You work, you work, and you work…
While your paycheck shows up like clockwork on paydays, after a while it’s common to become frustrated because you feel you should get a pay raise, and yet you don’t. If that sounds like you, you’re not alone. The good news is we’ll show you how to get a pay raise.
Getting a Raise during Economic Troubles
Getting a raise during good time might be a little tough, but getting a raise during an economic downturn can be next to impossible unless you possess the right skills.
If you were thinking you should just not bother, you’d be wrong. Unless your employer is about to shut its doors you should go ahead and ask.
Show Your Employer why YOU are Valuable
Companies invest in their good employees because they value them.
What you need to do is show your employer why you are an asset to the company. The last thing a company wants is to lose their best employees during economic troubles, because it’s likely those employees are playing an integral role in the company’s current health. By showing your employer what you do for their business, you are much more likely to get your raise when you ask.
Show Your Employer the Big Picture
Before you approach your employer for a raise, take some time to research and get the big picture.
You must know by heart the reasons you deserve a raise in your salary package.
Find out what others in your position are earning, before you make an appointment with your employer to ask for your raise. Not only will you be ready to show them what you do for the business, you’ll be ready to show them what your equals in the industry are making.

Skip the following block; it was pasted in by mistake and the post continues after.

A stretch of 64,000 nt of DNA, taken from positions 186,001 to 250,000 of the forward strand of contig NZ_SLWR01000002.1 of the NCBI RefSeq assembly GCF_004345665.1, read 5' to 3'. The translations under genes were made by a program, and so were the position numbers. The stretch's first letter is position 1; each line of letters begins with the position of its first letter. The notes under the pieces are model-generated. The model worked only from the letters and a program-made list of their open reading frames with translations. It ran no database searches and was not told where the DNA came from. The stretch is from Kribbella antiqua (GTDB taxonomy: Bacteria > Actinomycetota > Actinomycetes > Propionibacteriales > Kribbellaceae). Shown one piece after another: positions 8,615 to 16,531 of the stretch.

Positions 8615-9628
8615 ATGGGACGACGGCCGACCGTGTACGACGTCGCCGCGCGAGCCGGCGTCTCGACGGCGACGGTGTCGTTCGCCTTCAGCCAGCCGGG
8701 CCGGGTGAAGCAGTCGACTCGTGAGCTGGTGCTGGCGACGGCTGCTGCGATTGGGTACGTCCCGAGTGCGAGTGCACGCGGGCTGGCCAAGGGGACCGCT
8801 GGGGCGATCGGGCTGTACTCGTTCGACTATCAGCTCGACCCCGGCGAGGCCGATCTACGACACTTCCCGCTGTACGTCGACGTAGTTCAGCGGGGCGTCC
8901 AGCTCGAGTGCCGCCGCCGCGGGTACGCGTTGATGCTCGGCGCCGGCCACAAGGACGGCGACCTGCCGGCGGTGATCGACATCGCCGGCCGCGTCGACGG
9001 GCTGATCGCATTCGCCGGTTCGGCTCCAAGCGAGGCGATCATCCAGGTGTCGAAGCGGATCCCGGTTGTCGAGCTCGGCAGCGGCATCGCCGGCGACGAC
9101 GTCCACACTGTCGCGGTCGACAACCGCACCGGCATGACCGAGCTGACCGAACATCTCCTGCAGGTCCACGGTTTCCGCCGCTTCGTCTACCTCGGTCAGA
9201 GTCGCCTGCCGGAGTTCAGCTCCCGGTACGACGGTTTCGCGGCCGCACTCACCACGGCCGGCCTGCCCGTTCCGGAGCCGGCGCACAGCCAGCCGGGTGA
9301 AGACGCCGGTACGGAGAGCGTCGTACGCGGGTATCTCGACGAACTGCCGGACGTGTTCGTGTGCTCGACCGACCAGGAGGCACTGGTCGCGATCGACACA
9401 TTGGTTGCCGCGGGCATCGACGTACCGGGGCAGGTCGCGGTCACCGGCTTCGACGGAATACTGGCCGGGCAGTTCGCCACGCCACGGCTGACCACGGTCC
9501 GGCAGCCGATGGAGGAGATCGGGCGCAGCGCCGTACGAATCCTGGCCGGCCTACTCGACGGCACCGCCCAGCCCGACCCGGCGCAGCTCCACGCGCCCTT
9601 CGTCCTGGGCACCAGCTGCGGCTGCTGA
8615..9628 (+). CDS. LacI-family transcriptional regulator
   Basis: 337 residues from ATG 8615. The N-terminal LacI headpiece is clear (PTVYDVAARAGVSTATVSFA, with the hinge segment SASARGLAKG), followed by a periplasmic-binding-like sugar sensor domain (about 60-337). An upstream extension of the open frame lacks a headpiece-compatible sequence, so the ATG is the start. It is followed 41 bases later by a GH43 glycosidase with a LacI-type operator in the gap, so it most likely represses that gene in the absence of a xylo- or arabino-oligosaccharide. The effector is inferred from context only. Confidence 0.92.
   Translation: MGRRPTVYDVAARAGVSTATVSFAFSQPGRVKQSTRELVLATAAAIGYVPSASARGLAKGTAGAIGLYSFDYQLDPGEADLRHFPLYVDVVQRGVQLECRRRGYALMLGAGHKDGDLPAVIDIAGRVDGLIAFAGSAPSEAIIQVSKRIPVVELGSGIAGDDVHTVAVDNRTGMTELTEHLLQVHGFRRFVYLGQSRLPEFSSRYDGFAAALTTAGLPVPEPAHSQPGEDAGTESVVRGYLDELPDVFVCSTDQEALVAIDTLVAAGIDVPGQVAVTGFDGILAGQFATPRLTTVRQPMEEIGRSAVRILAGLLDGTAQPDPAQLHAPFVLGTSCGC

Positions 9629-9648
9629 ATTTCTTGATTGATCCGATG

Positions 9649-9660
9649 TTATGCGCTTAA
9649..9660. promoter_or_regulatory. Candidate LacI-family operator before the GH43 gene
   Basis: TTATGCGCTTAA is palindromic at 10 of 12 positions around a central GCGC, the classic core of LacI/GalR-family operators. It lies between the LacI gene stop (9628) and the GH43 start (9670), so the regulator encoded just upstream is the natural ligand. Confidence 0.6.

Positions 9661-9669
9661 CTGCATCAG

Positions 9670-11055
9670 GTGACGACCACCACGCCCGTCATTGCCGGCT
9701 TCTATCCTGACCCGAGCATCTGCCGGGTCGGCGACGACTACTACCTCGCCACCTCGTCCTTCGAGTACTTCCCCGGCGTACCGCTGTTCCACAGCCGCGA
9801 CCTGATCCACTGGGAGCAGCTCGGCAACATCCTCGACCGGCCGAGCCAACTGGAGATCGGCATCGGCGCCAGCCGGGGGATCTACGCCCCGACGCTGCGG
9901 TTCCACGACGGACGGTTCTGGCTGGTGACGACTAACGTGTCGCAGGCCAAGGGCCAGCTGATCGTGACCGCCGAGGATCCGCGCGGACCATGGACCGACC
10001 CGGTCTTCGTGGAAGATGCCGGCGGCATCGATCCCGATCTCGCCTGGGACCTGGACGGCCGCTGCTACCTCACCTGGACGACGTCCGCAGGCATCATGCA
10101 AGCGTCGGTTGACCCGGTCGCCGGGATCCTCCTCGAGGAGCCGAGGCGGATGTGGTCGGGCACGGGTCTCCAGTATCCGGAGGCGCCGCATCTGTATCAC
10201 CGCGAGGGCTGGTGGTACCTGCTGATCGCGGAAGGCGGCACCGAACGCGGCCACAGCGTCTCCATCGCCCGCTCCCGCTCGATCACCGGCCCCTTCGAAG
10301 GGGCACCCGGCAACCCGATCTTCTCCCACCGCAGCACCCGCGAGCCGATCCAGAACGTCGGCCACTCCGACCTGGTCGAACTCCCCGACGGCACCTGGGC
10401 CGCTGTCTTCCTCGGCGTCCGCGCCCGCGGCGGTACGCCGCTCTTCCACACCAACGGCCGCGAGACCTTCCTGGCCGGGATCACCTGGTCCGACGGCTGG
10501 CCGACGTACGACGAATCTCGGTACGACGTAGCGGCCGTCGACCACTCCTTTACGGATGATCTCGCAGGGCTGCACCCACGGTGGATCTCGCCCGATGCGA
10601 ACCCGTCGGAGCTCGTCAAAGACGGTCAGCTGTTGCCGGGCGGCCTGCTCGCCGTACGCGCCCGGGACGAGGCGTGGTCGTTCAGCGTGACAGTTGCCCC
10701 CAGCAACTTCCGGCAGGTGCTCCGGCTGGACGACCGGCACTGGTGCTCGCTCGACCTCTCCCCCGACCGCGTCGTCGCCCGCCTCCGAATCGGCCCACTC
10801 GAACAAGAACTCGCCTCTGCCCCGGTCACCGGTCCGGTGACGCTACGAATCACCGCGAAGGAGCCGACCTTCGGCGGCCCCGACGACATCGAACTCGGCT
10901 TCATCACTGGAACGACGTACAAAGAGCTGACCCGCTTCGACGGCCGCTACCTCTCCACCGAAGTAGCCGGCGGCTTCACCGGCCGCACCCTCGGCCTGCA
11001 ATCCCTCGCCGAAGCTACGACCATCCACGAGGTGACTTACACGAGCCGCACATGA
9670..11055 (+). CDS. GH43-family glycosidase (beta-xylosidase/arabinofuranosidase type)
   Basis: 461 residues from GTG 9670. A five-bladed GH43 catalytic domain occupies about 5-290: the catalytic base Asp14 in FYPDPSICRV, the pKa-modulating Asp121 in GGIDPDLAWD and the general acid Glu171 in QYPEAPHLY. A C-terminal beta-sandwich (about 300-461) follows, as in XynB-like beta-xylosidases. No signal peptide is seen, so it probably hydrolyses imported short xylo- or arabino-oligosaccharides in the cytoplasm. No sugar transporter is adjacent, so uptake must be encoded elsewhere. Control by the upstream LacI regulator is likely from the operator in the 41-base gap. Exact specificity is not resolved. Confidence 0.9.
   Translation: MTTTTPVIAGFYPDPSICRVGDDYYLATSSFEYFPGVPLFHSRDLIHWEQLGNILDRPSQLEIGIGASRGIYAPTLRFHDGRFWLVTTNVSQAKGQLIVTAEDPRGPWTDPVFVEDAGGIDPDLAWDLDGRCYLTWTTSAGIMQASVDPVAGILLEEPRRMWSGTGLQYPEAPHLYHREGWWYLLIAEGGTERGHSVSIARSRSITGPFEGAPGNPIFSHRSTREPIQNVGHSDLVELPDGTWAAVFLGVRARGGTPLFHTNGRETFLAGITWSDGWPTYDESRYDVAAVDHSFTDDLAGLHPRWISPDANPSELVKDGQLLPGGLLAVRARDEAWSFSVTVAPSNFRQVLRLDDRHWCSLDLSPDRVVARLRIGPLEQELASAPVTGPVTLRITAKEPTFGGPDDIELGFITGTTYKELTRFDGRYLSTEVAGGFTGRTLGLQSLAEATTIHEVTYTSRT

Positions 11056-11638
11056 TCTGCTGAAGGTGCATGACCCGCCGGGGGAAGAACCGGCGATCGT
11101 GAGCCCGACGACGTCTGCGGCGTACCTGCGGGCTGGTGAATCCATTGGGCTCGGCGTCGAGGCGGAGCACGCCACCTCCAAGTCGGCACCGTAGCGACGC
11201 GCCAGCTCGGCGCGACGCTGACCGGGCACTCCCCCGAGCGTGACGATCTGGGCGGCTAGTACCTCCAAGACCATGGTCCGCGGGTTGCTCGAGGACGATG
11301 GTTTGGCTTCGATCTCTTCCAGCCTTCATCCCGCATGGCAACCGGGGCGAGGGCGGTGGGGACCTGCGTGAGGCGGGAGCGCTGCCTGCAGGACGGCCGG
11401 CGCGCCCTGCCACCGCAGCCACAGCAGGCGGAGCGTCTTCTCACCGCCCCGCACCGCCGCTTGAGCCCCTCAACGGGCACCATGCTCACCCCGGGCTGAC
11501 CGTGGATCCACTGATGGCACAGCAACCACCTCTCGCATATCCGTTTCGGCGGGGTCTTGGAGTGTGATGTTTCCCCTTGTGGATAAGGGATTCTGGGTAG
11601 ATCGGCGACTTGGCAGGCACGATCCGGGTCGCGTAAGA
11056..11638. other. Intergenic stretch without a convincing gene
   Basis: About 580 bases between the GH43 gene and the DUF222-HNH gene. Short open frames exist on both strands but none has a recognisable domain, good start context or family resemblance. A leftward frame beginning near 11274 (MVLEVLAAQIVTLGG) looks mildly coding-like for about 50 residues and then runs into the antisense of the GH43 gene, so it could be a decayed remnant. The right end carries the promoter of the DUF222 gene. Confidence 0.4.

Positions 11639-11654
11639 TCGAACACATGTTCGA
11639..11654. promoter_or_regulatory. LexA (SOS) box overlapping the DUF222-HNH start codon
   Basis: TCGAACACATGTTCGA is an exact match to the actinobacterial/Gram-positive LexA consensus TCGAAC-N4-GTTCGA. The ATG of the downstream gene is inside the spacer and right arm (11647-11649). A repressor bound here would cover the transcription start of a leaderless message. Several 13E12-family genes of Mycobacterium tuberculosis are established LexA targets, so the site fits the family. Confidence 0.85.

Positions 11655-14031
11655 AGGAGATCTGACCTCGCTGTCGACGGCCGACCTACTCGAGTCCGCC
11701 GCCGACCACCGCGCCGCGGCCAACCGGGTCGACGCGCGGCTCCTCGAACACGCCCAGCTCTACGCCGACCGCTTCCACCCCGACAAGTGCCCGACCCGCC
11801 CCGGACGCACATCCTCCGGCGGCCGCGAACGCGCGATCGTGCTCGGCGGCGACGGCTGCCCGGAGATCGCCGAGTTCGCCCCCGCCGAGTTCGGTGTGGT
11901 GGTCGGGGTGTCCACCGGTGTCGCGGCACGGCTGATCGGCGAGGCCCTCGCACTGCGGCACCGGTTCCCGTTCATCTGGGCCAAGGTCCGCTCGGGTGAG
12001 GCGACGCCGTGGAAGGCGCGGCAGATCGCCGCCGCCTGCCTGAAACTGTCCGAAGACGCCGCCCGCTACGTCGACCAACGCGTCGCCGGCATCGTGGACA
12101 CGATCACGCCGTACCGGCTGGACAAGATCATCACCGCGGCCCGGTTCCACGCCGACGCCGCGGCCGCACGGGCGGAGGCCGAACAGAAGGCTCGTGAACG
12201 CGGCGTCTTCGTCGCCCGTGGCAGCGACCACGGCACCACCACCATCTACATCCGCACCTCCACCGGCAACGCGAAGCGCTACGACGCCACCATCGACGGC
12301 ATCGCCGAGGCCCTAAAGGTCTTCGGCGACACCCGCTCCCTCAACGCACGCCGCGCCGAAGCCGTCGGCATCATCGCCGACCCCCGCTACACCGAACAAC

Read further: How to Ask for a Raise at Work: How to Request a Raise
How to Find Out What Others are Earning
According to Forbes.com if you want to find out what others earn you can talk to a recruiter from your industry or use sites such as PayScale.com who collect data on salaries.
There are many other sites such as Salary.com, Glassdoor.com, or Jobnob.com
Meeting With Your Employer
It’s time to make that appointment to speak with your employer.
After all, if you don’t ask you’ll certainly not get the raise. Set up a time that’s convenient for both of you. Don’t go into the meeting expecting to get a firm “no,” but nevertheless you do have to be prepared for it.
It May be all in the Words
Whatever you do don’t open the conversation by telling your employer he/she underpays you.
That could get their ire up and when they feel insulted you are far more likely to get a “no” for an answer. Instead start by telling them something important about what you’ve done for the company in the last year and move into talking about why you are valuable.
What You are Worth
From there you can move onto telling your employer what others in your industry are making and what the fair market value of your job is.
Your employer is going to either say yes or no. If it’s a yes then you’ll want to thank him/her properly. If it’s a no, then ask your employer to consider non-salary benefits such as health insurance, or training. The majority of employers will agree to a raise when asked in a manner that justifies it.
“Because I have work to care about, it is possible that I may be less difficult to get along with than other women when the double chins start to form.”